As shown in FIGS. 6 and 7, an air flow regulating plate 16 is mounted between the side wall 11 of the hood 12 and the cradles 10a, 10b. Since the plate 16 permits the air to flow through the clearance between the side wall 11 and the cradles 10a, 10b, the air stream is regulated. The plate 16 also serves to prevent the particles brought from outside into the hood 12 from entering the cradles 10a, 10b having the wafers W arranged therein.

An inclined portion 14b is formed in the outermost circumferential region of each of the cradles 10a, 10b, i.e., in the outer edge portion of the supporting frame 14 assuming a horizontal posture. Also, an inclined portion 11b is formed in the side edge portion of the side wall 11 in a manner to extend in the rotating direction of the side wall 11. These inclined portions 14b, 11b permit effectively releasing to the outside the water droplets attached to the cradles 10a, 10b and the side wall 11. Further, the inclined portions 11b formed at both end portions of the side wall 11 serve to impart rigidity to the hood 12. Incidentally, arcuate portions may be formed in place of the inclined portions 14b, 11b.

A dummy plate 17 is mounted to each of the cradles 10a, 10b such that, when the wafers W held by these cradles are positioned to assume a horizontal posture, the dummy plate 17 is positioned at the upper end of each these cradles 10a, 10b. The dummy plate 17, which is shaped semi-circular and is substantially equal in shape to the wafer W, extends toward the center of the hood 12. As apparent from the drawing, the dummy plate 17 is positioned to cover substantially a half region of the wafer W held by each of the cradles 10a, 10b. It should be noted that the air stream flowing along the wafer W at the upper end of the wafers W held by each of the cradles 10a, 10b is regulated by the dummy plate 17 so as to prevent the wafer W at the upper end from incurring damages done by a turbulent air stream.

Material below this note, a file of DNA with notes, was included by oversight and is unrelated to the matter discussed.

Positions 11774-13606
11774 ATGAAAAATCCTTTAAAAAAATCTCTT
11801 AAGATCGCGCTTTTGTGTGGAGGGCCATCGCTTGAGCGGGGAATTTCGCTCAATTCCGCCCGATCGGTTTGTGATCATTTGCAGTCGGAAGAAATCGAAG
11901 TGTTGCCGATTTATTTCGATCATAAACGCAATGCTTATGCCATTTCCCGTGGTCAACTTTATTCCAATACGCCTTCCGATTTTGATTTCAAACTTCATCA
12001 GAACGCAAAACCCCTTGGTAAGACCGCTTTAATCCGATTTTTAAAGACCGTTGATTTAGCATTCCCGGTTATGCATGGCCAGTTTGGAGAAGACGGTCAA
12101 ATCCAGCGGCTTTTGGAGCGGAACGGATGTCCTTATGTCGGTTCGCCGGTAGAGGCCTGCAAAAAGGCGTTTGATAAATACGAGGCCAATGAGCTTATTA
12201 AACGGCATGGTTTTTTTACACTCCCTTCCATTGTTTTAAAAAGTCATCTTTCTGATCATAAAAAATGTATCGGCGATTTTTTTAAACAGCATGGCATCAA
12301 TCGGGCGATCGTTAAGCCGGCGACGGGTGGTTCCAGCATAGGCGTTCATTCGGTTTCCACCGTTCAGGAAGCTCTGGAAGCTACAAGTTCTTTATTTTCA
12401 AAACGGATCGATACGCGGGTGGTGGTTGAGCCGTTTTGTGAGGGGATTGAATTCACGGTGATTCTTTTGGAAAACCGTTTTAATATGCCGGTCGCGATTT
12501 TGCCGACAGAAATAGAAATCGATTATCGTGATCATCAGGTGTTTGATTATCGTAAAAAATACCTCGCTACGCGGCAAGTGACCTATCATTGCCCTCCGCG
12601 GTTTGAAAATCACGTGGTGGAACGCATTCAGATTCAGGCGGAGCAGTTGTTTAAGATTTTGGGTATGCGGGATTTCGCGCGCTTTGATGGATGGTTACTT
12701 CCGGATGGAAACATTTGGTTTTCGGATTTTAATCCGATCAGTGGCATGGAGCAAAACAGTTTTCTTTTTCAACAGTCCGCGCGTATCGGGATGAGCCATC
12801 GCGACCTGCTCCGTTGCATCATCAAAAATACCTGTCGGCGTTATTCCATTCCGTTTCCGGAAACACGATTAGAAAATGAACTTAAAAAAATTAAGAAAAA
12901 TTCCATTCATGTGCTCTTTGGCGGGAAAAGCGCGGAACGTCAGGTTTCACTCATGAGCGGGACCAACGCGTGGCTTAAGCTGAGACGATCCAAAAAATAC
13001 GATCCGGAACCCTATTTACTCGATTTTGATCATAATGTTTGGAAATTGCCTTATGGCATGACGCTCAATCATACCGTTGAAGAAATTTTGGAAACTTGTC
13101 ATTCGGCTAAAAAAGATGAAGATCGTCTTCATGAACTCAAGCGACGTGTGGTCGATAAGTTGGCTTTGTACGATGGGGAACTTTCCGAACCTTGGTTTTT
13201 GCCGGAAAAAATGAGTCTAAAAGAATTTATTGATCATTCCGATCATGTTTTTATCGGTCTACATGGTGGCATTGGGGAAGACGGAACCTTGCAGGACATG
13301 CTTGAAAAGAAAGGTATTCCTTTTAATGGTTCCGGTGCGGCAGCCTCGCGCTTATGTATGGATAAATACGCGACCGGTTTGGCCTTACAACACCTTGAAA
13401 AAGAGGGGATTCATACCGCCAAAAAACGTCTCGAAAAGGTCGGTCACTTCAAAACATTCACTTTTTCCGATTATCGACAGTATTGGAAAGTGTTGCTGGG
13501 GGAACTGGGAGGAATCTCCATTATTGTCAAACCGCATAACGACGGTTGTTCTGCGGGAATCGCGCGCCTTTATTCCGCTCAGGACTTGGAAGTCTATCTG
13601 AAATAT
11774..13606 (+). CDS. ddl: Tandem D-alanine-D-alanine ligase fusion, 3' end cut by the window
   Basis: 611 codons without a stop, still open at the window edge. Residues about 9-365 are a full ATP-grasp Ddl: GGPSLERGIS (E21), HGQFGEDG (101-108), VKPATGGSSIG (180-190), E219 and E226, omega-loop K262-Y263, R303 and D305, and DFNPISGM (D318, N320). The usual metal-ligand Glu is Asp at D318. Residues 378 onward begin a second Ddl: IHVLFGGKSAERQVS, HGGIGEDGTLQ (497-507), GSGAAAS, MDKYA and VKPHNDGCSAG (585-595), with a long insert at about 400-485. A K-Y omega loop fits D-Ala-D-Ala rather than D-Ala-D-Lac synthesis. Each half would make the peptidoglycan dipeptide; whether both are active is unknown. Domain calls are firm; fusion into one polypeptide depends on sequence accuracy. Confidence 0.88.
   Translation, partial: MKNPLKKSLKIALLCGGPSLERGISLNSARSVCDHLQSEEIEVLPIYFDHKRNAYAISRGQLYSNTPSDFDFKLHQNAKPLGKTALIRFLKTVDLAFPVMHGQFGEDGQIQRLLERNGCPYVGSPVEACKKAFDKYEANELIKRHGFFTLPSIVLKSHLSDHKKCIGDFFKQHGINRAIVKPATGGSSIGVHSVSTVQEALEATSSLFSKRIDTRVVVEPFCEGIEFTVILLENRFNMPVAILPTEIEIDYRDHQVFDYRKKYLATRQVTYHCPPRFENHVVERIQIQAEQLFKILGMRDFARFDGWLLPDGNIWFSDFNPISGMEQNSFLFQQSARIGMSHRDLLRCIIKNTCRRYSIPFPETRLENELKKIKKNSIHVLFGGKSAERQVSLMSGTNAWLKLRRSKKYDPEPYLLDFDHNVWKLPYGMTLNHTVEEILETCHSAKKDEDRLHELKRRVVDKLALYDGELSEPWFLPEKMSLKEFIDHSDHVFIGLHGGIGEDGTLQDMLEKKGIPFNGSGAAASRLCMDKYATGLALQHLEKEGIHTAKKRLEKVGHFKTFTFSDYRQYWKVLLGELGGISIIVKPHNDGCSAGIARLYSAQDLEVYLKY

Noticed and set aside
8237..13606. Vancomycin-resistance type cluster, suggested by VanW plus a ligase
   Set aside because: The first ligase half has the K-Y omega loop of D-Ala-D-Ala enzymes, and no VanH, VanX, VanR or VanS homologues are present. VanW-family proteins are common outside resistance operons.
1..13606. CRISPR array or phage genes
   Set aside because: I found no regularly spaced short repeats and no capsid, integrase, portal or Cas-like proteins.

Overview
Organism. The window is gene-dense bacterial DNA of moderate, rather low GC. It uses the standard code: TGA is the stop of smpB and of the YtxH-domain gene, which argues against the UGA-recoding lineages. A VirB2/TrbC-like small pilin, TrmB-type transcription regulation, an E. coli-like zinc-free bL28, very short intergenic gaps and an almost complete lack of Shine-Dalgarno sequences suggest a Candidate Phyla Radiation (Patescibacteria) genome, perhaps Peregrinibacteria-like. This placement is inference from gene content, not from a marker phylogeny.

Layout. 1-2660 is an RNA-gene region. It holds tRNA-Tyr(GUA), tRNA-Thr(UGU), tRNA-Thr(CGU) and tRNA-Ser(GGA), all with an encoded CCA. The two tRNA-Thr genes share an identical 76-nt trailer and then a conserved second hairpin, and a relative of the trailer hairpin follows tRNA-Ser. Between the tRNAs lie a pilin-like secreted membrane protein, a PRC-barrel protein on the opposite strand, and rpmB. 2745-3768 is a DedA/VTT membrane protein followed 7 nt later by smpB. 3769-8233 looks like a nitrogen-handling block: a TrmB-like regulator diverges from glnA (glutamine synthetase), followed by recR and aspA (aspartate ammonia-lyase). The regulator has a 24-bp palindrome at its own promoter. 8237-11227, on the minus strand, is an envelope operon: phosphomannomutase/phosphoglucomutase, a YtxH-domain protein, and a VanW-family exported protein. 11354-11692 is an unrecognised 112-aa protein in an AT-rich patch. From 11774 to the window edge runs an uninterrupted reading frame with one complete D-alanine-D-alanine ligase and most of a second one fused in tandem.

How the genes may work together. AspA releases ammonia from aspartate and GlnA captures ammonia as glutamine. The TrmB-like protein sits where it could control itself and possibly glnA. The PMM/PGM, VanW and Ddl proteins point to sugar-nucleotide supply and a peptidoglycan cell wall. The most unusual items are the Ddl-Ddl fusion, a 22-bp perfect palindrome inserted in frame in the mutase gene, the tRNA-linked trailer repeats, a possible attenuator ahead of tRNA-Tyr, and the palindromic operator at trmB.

As described above, the hood 12 mounted to the rotor 2 is open at two side ends and at the upper end. Because of the particular construction the ambient air is taken inside the hood 12 by the side wall 11 which is kept rotated. At the same time, the air introduced from above is distributed from the central portion of the rotor 2 into the clearances among the side walls 11, air flow regulating plates 16, and side walls 14a of the cradles 10a, 10b and into the clearances between adjacent wafers W. It follows that the water droplets attached to the wafers W are centrifugally discharged to the outside with a high efficiency.